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Measures should be 'routinely incorporated into the plan of care.'
In the care of patients with heart failure, several interventions employed at or near discharge-both "current" (established) and "emerging" (more recently identified) therapies-have been positively associated with patient survival. These treatments, referred to as process-of-care measures, may be considered indications of appropriate care and may be useful in evaluating and improving heart failure care. Despite guidelines and research indicating the benefits of these interventions, standardizing care and improving outcomes in heart failure patients has proven to be complicated. Using data from the Registry to Improve the Use of Evidence-Based Heart Failure Therapies in the Outpatient Setting, researchers examined the relationships between outpatient providers' adherence to seven heart failure process-of-care measures and clinical outcomes.
Medical records of 15,177 patients with heart failure (median age, 70 years; 71% men; median left ventricular ejection fraction, 25%) treated in 167 U.S. outpatient cardiology practices were reviewed at baseline and at 12 and 24 months. The 24-month mortality rate was 22.1%. The four current process-of-care measures (angiotensin-converting enzyme inhibitor or angiotensin receptor blocker use, [beta]-blocker use, heart failure education, and anticoagulation for atrial fibrillation or flutter) are recommended in guidelines from the American College of Cardiology (ACC) and American Heart Association (AHA). The three emerging measures were the use of cardiac resynchronization therapy, implantable cardioverter-defibrillators, and aldosterone antagonists.
All four ACC-AHA measures were independently associated with improved 24-month survival. The use of cardiac resynchronization therapy and implantable cardioverter-defibrillators were also independently associated with improved survival, although aldosterone antagonist use was not.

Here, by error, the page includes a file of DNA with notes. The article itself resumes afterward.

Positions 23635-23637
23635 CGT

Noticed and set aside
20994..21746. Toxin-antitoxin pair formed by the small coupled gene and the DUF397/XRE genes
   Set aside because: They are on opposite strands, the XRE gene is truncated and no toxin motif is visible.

Two composite, or summary, analyses were also performed: a total composite measure, defined as the "percentage of the total indicated quality measures provided," and an all-or-none care measure, defined as the "proportion of patients who received each quality measure for which they were clinically eligible." Both were independently associated with improved survival. The all-or-none care scores also revealed that for each 10% improvement in composite care, the odds of death by 24 months was 13% lower.
The findings indicate that the therapies assessed in this study "are effective treatments that must be routinely incorporated into the plan of care," said a study coauthor, Nancy M. Albert, director of nursing research and innovation and clinical nurse specialist in the Kaufman Center for Heart Failure at the Cleveland Clinic, in an interview with AJN. Patient education is important, said Albert, but it's not enough. Nurses are key team members who can provide ongoing assessment of evidence-based therapy use in accordance with guideline recommendations, she said, adding that nurses should be actively engaged in monitoring the quality of care to minimize gaps in its delivery. When gaps appear, nurses can assist in determining the root causes and work with the team to develop processes that will minimize them. Improving conformity in the use of guideline-based care recommendations, said Albert, is "the best chance of improving clinical outcomes.-Karen Rosenberg
Fonarow GC, et al. Circulation 2011;123(15):1601-10.
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